Shares in Kendle International plummeted by more than 50% after the US-based contract research organisation (CRO) warned that its net service revenues for the first quarter of 2009 would be “well below” financial analysts’ consensus forecast of around US$121 million.

The company, whose share price hit a low of US$8.28 at one point, blamed “unprecedented biopharmaceutical industry conditions, which are resulting in longer delays in the signing of contracts on existing awards, fewer new requests for proposals and an increase in contract cancellations and delays”.

Kendle’s shortfall will add to concerns about the viability of the once booming contract research industry as the first-quarter reporting season gets underway. However, analysts cited Kendle’s comparatively modest revenue base versus some of its rivals and suggested the recession would shift the emphasis towards larger, strategic outsourcing deals.

Reuters quoted Piper Jaffray analyst Sean Wieland as saying that, while Kendle’s “disappointment is certainly not a positive data point for clinical research organisations … I don’t think it’s necessarily a bellweather indicator”.

Chairman and chief executive officer Dr Candace Kendle told a conference call that the cancellation rate for the first quarter was more than 45% against a company forecast of 18% - which in itself was higher than Kendle’s average for 2007 and 2008. In terms of dollar volume, first-quarter cancellations were almost twice the rate in the first quarter of 2008 and three times the rate in Q1 2007.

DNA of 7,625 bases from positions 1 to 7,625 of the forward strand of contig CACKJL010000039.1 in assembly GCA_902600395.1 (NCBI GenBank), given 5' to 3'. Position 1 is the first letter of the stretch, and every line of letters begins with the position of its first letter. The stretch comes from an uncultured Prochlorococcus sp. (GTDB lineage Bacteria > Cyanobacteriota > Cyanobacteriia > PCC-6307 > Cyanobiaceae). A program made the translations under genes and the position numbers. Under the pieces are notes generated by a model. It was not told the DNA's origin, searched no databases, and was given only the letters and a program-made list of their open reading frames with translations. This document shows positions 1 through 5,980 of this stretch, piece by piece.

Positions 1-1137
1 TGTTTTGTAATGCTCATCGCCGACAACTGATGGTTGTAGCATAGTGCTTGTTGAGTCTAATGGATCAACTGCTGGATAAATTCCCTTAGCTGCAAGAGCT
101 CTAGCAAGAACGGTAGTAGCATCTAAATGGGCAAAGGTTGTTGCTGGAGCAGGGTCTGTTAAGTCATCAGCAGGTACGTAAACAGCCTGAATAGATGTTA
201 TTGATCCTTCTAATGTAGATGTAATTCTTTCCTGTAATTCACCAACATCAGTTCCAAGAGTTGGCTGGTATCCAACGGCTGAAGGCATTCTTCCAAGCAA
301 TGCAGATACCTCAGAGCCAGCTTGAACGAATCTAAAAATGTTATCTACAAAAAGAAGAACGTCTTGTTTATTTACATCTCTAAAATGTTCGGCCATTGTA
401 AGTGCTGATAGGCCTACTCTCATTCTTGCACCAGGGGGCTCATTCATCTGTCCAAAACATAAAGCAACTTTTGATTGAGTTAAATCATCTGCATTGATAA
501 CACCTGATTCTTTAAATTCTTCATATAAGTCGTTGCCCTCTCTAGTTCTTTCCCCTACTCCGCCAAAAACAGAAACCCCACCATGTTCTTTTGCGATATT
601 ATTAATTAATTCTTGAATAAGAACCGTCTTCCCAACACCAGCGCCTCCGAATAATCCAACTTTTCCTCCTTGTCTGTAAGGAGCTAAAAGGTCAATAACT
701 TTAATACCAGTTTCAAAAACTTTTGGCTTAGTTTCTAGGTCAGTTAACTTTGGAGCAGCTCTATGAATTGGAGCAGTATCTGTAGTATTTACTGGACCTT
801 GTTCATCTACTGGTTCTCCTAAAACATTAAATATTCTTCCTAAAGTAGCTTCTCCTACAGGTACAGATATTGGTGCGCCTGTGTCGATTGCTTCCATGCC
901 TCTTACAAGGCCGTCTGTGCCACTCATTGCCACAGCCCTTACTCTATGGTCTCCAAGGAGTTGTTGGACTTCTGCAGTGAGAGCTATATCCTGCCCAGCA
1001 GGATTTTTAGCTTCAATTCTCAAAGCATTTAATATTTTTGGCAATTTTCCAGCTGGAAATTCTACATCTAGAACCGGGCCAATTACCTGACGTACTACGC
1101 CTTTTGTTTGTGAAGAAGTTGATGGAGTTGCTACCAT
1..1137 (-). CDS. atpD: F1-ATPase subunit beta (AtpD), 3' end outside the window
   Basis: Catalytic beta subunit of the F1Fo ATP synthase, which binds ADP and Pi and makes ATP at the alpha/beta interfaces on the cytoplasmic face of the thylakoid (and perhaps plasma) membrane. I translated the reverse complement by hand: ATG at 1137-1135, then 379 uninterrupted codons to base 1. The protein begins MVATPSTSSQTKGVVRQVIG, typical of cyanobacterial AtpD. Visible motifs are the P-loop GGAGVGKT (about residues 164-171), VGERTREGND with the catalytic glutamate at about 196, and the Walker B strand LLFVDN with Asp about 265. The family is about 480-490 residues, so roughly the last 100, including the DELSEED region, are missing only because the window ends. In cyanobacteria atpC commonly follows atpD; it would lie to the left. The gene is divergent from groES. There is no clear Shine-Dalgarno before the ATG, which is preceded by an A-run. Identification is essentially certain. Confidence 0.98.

There was also significant loss of revenue from delays in contract signings during the latest quarter, Dr Kendle noted. As of the end of the quarter, 41% of gross sales from the last half of 2008 remained unsigned, compared with 29% at the end of Q1 2008. Moreover, proposals “escalated” in January/February, then dropped “precipitously” in March, she said.

Proposal withdrawals were “at the highest levels in Q1, and specifically in March when compared to the last nine quarters”, Dr Kendle told the conference call, adding: “It is unusual to have a large number of withdrawals at the beginning of the year as project decisions are normally being made and studies started”.

On top of that, there has been a significant increase in price pressure in the market, she observed. “While we have worked to pull costs out of the system over the last year, we did not shift quickly enough in recent weeks to improve sales,” Dr Kendle commented. “In this new environment we feel that price has become the primary predictor of business award.”